Li Jun, a 34-year-old Guangdong hakka, a middle-level manager in a state-owned factory in Shenzhen, says he cannot recall any food he has not tried.
"For the Cantonese, there is almost nothing that cannot be eaten," he said. "I've tried civet cats, spotted deer, and many other exotic animals that are forbidden."
The gourmet habits of the people from southern China dates back to the Western Han Dynasty (206 BC-24 AD), when a book, Huainanzi, recorded their eating snakes for food. Literature from the Southern Song Dynasty (1127-1279) describes the people of Guangdong eating "whatever food, be it birds, animals, worms or snakes."
Are there any criteria they use for choosing food?
"People eat some food because it tastes good, others because they believe it is replenishing," said Li.
This 2,000-year-old gourmet tradition, and traditional Chinese medicine beliefs, are leading to the over-consumption of China's wildlife resources, according to Wang Song, a research professor specializing in wild animal protection at the Animal Institute, China Academy of Sciences.
"China's overuse of wildlife is unique in the world," observed the professor.
In a visit to the Xinyuan Poultry and Livestock Market in Guangzhou, which was closed in January, he found that the market sold more than 10 tons of snakes and tortoises each day. Many were imported from Southeast Asia.
Recent policy changes made by the State Forestry Administration now allows some wild animals to be consumed at Chinese dinner tables, including civet cats, considered the primary carrier of the deadly SARS virus that killed thousands of people last year.
The administration's paper, entitled "Directive Suggestions to Promote Sustainable Development of Wild Animals and Plants," released in October, supports the commercial dealing and use of 54 propagated wild animals.
Except for more than 20 birds listed "for viewing purposes only," the rest of the wild animals will be used for fur, food and medicine, including the spotted deer, ostrich, silver fox, blue peacock, wild boar, crocodile, forest frog and scorpion.
The State Forestry Administration explains that these 54 animals have been propagated in captivity for at least two or three generations and can now be safely used for commercial purposes.
Jiang Zhigang, another research professor at the Animal Institute, believes commercial propagation can help protect wild animals.
"The availability of wild animals propagated in captivity cost less than poached ones and are free of legal and medical risks," analyzed Jiang. "This will also reduce poaching and protect wild animals."
He feels the commercial benefits will encourage people to propagate more wild animals and increase their number.
"Few people will cultivate wild animals only for the commonwealth," he observed. "If commercial uses are not allowed, the number of the species will decrease, as is the present case today."
As an example, while there are only around 2,000 spotted deer living in the wild, more than 300,000 are being propagated in animal farms.
The policy also states, for the first time, a distinction between animals in the wild and propagated ones, making it easier for the local government to enforce regulations protecting wild animals and those in animal farms for commercial use.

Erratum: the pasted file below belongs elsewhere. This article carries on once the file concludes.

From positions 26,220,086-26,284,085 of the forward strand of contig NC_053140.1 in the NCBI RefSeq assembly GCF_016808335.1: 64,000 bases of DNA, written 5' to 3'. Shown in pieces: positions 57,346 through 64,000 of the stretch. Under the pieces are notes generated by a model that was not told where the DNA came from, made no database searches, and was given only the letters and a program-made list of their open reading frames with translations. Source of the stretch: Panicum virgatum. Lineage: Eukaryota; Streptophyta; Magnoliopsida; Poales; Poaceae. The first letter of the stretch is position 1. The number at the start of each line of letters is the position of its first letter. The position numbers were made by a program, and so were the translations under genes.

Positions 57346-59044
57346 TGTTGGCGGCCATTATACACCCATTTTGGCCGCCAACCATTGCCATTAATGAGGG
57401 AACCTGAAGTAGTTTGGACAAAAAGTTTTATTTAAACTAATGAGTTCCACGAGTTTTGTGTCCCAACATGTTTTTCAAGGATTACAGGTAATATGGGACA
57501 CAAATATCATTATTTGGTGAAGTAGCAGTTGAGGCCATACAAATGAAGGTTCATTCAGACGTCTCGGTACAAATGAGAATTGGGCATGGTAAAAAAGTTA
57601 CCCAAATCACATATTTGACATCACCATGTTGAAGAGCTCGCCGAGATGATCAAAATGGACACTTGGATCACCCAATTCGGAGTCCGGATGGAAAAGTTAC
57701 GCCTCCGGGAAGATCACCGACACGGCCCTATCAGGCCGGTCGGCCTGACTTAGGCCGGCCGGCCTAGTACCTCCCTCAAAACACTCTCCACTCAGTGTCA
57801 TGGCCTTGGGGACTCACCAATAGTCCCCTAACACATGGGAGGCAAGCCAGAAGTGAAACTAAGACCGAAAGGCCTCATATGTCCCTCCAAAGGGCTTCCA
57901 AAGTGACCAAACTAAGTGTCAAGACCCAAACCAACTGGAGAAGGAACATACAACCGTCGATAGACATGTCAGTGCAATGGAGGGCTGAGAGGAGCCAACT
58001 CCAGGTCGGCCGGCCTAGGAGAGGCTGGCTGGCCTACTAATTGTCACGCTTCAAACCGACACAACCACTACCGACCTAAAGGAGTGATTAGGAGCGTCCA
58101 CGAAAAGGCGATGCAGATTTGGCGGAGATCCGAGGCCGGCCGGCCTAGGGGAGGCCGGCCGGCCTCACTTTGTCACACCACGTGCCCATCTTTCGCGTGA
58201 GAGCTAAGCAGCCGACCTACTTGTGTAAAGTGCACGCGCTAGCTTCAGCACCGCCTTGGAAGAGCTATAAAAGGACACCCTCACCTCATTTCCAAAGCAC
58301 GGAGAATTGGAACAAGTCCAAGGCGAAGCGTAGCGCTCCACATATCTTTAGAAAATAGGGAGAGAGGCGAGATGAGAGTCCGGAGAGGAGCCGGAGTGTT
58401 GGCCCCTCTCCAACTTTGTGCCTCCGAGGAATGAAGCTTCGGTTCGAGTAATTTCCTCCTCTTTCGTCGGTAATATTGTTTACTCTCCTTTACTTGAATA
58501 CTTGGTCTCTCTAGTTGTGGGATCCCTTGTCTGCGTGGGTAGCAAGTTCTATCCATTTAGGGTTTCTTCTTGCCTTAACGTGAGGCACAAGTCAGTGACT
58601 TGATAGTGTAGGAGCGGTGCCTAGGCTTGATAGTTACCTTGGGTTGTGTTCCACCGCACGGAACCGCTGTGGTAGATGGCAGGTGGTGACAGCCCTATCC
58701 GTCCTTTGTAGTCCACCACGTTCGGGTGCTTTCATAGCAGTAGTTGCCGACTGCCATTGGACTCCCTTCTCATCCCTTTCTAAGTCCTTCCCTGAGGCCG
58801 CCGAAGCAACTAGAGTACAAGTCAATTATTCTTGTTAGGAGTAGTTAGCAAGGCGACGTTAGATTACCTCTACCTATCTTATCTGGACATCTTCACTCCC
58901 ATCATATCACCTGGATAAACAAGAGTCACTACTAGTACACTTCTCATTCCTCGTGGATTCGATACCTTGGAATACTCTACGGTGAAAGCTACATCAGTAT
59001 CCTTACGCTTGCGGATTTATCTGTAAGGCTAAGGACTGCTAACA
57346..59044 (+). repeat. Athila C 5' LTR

In a sense, wild animal protection and propagation are two sides of the same coin.
In some parts of the country, animals such as wild boars are a parasite and need to be controlled, while others are endangered and need protection.
China is a member of the Conventions on Biological Diversity and of CITES (Conventions of International Trade in Endangered Species). As China enters the WTO, the policy on wild animals for commercial use is essential to effectively compete in the international market of wild animal products.
There are 58,744 enterprises worldwide engaged in wild animal domestication and propagation, wild plant implantation and the commercial trading, import and export of wildlife and related products. These enterprises employ 400,000 people and have an annual turnover of 56.9 billion yuan (US$6.9 billion).
Wei Jixiang, a professor at Jilin Agriculture University, thinks the risks of eating commercially propagated wild animals is similar to that of eating poultry.
"As long as proper quarantine and process measures are taken, and the source of animals can be guaranteed, the animals should be safe."
Still, it is difficult to be sure that all the wild animals entering the market are from certified wild animal farms.
Wang Song believes that any policy should prioritize the protection of wild animals over their commercial value.
"If we consume wildlife resources within one or two generations, how can we maintain the numbers to continue to develop in the future?"
The list is still far from complete; many snakes have still not been included.
"China has been doing well in propagating the ostrich, peacock and elephant, but the number of many other species, such as the musk deer, is decrease sharply."
"The most important problem today is to find a way to protect the animals without the necessity of commercial use," he concluded.
(China Daily November 12, 2004)